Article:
Is it fair to label certain breeds of dogs dangerous? Should we be labelling owners or dogs and what is best for all in this?
This can be quite a contentious debate among the public and it’s obvious to see why. On one hand you have people who have been bitten or attacked by a dog and on the other you have owners who claim that it’s the fault of the owners – basically the nature vs. nurture debate.
The nature of dogs
Certain breeds of dogs are trained to do specific tasks and behave in a certain way. Farm dogs like Kelpies and Blue Heelers and Border Collies are naturals at working and herding animals, it comes naturally to them. Others are excellent hunting dogs due to their ingrained nature to sniff out, retrieve and chase and at times kill, this includes Pit Bulls. Other dogs like Huskies are born to run, so does that mean others are born to fight and pose more risk to humans. Yes and no.
Although there are certain breeds with a greater disposition to hunting, biting and blood sports this does not automatically mean that they are to blame. Dobermans, Rottweilers and Pit Bulls are commonly in the spotlight and labeled as dangerous dogs. However, an argument in their defense is that the number and popularity of these dogs dramatically increased in a short space of time, meaning more attacks occurred compared with in the past.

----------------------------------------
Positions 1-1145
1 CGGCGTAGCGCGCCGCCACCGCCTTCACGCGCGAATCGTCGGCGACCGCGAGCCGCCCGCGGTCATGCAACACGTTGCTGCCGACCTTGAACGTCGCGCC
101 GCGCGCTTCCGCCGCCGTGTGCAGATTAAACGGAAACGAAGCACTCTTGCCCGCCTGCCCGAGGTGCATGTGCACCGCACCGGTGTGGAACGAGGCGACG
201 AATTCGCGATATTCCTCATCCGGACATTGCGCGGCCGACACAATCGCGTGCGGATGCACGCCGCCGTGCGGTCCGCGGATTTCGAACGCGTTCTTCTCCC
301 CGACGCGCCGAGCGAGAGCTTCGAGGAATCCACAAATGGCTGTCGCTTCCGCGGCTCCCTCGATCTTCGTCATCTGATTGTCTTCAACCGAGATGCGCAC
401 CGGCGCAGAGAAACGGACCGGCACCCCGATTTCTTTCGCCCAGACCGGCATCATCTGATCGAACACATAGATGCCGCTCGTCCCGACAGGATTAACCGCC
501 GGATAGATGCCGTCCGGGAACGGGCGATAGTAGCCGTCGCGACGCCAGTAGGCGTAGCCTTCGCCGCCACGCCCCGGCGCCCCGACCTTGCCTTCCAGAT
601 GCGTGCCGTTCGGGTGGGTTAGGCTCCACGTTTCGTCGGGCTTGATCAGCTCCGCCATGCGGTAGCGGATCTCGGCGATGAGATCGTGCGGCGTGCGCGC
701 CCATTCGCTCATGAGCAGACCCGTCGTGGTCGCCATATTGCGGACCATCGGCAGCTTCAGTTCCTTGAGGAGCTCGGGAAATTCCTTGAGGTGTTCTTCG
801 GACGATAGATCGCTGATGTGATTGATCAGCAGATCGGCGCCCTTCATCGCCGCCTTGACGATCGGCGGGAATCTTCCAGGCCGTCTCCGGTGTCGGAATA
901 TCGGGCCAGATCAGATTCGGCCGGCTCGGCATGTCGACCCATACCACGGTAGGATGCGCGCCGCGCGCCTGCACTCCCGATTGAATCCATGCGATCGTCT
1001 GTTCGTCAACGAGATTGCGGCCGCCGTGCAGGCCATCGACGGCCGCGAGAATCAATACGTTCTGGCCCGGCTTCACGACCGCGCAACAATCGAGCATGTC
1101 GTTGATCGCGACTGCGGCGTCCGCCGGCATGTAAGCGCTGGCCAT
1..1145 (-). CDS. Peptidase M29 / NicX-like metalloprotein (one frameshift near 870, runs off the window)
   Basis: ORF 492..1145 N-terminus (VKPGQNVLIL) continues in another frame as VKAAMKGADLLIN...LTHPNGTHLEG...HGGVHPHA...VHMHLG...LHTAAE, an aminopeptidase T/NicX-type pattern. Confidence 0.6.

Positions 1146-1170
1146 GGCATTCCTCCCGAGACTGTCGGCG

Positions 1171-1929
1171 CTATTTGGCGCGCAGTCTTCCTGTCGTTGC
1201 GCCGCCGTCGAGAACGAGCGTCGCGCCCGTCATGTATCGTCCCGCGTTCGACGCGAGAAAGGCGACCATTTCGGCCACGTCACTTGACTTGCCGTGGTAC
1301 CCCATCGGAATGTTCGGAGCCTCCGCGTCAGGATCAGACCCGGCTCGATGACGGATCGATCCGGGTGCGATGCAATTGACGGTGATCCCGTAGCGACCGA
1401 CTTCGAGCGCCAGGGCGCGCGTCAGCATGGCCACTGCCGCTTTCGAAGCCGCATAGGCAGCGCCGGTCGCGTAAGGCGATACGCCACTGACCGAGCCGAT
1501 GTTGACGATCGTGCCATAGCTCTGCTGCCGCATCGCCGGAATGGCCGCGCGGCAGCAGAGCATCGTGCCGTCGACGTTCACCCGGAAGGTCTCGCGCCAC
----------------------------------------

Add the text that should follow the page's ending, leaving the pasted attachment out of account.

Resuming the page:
It is more the upbringing of a dog that is going to shape it’s behavior in later life. A bad owner will do more than a ‘bad breed’. If you love one of these so called dangerous breeds, there are some pointers that will help you along the way.
- Neuter your animal – 80 percent of attacks occur from dogs that are not neutered
- Don’t let your dog bite your hand in play, train them to only bite toys
- Socialise them with other puppies from a young age
- Be aware of signs of aggression from an early age